New census data on population change in Pennsylvania shows that the state lost around 40,000 people between July 2021 and July 2022, write Ximena Conde and Aseem Shukla for The Philadelphia Inquirer.
Overall, the United States experienced a modest increase of 0.4 percent in population, which is a historically low growth rate.
The data come from the Census Bureau’s Population Estimates Program, which uses a number of data sources, such as vital records, to calculate changes in population each year by adding births and migration numbers and subtracting deaths. The results are estimates and are subject to change.
After a decade of steadily declining births in Pennsylvania, the state recorded a bump in births between July 2021 and July 2022. However, those gains were offset by an increased number of deaths fueled by the COVID-19 pandemic. The state recorded around 56,000 more deaths than births. This puts Pennsylvania in the same position as 23 other states that experienced “natural change,” meaning that deaths exceeded births.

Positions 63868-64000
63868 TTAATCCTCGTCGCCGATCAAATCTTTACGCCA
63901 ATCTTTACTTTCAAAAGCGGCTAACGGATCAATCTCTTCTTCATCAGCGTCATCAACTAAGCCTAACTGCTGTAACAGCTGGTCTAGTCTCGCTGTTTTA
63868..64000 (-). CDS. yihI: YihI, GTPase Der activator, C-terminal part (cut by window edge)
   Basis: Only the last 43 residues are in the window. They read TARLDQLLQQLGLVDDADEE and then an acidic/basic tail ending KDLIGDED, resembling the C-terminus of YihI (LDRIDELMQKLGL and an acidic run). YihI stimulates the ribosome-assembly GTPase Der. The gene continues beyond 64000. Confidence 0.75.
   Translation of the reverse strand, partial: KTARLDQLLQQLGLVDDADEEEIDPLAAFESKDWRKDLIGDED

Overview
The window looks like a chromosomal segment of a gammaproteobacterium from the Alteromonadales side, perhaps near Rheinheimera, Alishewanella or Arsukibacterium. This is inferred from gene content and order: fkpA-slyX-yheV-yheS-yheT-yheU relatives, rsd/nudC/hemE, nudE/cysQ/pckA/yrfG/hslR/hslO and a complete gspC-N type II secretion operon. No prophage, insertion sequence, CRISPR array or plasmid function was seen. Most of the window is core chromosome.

Pennsylvania benefited from positive net international migration, with roughly 27,000 international immigrants joining its population. However, domestic migration hurt the state, as around 40,000 people left for other states.
Read more about the state’s population in The Philadelphia Inquirer.